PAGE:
It didn’t take long Thursday for Kansas Rep. Todd Tiahrt to come out against the multibillion-dollar Wall Street bailout agreement reached by congressional leaders.

    The Wichita-area Republican said his office has received nearly 500 calls this week from outraged voters opposed to the idea of a rescue package to help shaky financial houses.

    “Based on what I know today, I’m a ‘no’,” Tiahrt said. “We’ve got to move away from this model of throwing money at the problem.”


It didn’t take long Thursday for Kansas Rep. Todd Tiahrt to come out against the multibillion-dollar Wall Street bailout agreement reached by congressional leaders.
    The Wichita-area Republican said his office has received nearly 500 calls this week from outraged voters opposed to the idea of a rescue package to help shaky financial houses.
    “Based on what I know today, I’m a ‘no’,” Tiahrt said. “We’ve got to move away from this model of throwing money at the problem.”
    Across the aisle, Democratic Rep. Dennis Moore, of Lenexa, said he needed more time to scrutinize the proposal to make sure it addressed his concerns.
    “I look forward to reviewing final bill language that ensures aggressive market oversight and negates taxpayer funded ‘golden parachutes’ for irresponsible CEOs,” Moore said.
    Moore’s Republican opponent in November’s elections, state Sen. Nick Jordan, said any solution to the financial crisis should not benefit corporate executives or stockholders who bear responsibility for the problem.
    Jordan said a bailout “must protect Kansas families who are not responsible for this mess,” and he blamed Congress and Moore for allowing loan giants Fannie Mae and Freddie Mac to increase the number of high risk loans they could issue.
    Under the $700 billion accord, the government would buy the mortgage-based assets of financial institutions in an effort to keep them from going under and setting off a domino effect that could wipe out retirement savings, harm businesses and lead to rising unemployment.
    The plan would initially give the Treasury secretary $250 billion, with an additional $100 billion if he certified it was needed. An additional $350 billion could be blocked by a congressional vote, under language giving lawmakers greater control of the rescue.
    President Bush has pressured lawmakers to approve the bailout, warning that the country could head toward a painful recession unless the current credit crisis is addressed.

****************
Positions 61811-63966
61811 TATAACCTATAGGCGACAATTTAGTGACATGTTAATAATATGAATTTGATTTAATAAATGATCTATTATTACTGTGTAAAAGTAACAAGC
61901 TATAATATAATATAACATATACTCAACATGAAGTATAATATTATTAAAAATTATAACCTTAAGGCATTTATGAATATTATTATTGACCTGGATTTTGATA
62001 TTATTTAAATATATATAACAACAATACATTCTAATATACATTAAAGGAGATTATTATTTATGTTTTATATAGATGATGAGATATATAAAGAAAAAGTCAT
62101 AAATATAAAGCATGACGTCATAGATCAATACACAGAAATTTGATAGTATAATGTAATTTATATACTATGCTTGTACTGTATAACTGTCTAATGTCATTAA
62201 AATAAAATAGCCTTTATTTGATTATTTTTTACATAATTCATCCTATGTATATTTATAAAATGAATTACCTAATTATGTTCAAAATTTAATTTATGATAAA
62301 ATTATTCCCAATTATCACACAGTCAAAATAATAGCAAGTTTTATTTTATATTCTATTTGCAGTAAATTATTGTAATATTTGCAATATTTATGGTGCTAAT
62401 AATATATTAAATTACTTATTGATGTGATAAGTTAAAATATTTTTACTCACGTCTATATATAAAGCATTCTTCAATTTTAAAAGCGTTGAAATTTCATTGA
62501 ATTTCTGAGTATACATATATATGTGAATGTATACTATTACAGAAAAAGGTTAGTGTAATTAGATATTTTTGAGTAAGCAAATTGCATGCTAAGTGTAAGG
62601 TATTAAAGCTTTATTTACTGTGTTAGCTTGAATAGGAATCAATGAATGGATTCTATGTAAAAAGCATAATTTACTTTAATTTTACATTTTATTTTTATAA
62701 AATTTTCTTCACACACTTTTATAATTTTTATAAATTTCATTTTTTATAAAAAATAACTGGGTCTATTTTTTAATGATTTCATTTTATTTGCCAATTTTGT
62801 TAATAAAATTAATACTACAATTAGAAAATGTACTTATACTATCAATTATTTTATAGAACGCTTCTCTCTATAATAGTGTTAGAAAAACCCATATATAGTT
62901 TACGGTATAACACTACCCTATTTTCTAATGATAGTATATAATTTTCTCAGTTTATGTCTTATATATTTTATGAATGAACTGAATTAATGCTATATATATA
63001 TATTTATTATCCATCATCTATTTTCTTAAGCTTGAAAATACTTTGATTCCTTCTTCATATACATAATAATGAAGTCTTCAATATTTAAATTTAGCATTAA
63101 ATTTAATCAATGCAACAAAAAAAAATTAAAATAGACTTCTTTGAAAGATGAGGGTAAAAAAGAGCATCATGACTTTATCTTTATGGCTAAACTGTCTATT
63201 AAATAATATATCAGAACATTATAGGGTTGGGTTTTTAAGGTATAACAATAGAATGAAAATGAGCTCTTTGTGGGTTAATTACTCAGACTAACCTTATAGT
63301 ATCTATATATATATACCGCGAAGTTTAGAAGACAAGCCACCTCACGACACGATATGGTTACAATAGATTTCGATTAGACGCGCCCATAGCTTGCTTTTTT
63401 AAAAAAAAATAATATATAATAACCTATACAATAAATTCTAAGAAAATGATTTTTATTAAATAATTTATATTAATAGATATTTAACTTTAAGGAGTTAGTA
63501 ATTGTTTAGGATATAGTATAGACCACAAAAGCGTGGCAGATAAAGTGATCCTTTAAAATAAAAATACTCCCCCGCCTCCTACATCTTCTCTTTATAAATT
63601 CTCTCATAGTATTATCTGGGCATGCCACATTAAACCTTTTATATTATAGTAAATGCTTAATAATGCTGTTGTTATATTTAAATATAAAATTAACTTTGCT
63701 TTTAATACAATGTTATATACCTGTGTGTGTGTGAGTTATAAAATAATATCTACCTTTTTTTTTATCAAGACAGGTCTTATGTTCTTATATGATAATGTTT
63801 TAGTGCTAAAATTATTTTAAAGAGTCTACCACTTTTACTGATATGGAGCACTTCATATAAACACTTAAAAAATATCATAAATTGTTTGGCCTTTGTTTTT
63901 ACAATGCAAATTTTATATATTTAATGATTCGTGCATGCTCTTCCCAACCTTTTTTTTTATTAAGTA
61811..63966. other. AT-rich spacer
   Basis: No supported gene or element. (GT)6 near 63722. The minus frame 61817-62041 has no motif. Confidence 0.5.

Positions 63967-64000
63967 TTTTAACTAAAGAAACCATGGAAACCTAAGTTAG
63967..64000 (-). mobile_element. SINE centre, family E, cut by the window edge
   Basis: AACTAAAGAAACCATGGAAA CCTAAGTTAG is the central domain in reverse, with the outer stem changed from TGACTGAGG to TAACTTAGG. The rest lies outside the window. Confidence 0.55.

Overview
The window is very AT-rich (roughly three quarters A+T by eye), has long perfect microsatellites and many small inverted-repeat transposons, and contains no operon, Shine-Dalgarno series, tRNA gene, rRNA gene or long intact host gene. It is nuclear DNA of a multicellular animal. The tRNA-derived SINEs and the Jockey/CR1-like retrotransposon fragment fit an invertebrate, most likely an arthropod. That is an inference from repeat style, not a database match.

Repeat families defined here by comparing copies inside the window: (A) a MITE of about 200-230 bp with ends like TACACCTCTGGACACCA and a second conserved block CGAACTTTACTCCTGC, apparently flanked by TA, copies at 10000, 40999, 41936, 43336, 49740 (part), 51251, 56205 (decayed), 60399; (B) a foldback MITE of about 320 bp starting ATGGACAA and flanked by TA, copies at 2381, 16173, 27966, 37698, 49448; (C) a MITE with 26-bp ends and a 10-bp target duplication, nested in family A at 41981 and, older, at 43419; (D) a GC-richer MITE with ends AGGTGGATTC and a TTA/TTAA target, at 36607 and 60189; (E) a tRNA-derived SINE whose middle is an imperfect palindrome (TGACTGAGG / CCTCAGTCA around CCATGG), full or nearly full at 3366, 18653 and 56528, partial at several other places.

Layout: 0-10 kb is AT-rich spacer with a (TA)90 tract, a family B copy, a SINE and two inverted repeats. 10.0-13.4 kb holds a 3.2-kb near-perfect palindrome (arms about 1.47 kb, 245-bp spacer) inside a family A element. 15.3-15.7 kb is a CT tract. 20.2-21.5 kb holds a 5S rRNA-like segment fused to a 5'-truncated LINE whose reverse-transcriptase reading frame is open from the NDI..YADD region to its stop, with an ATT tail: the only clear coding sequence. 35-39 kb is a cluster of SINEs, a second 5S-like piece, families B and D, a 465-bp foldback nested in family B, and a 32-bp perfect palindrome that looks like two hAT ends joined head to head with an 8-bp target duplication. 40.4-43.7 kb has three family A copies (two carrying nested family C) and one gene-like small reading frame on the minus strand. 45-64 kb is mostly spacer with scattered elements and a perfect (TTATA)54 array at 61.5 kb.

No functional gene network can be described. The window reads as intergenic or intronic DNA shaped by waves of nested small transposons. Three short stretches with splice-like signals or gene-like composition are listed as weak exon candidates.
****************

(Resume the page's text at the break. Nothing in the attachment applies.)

But the idea of rewarding wealthy companies with what some called a “blank check” for making bad investments has outraged constituents who want more protection for taxpayers.
    Tiahrt said the plan doesn’t seem to address the underlying problems of how mortgages are sold and tracked. He said similar attempts to bail out other industries have not met with long-term success, and he suggested more effort should be made to bring in the private sector to take the burden off the federal government.
    “I can’t support a system that nobody understands,” he said. “We think we know what they want to do, but it’s pretty much ‘trust me.”’
    Sen. Pat Roberts, R-Kan., was holding off from commenting until he could get more details on the deal. But Democrat Jim Slattery, who is running against Roberts, said he is “outraged that hardworking Kansas taxpayers are being asked to clean up the mess made by greedy Wall Street money changers, incompetent regulators and members of Congress from both political parties.”
    Slattery said he opposes any bailout that unfairly compensates CEOs. He also said the plan should help ordinary Kansans at risk of losing their homes to foreclosure and include a stiffer regulations to oversee the system.
    Democratic Rep. Nancy Boyda said any action to help the financial markets must protect taxpayers. State Treasurer Lynn Jenkins — Boyda’s Republican opponent in the 2nd Congressional District race — said the Bush package must give taxpayers “a fair shake.”
    Republican Rep. Jerry Moran, who represents western Kansas, said he, too, was still waiting to see details of the bailout.
    “I want to take every step to avoid folks from having to suffer the consequences of Wall Street problems,” Moran said. “I am not interested in shifting the liabilities from these big corporations to the taxpayer or in adding to the debt our children will be asked to pay.”